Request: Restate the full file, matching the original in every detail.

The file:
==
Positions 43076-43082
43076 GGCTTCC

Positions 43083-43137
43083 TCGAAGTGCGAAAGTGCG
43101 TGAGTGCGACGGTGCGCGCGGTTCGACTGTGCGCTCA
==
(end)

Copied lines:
Positions 43076-43082
43076 GGCTTCC

Positions 43083-43137
43083 TCGAAGTGCGAAAGTGCG
43101 TGAGTGCGACGGTGCGCGCGGTTCGACTGTGCGCTCA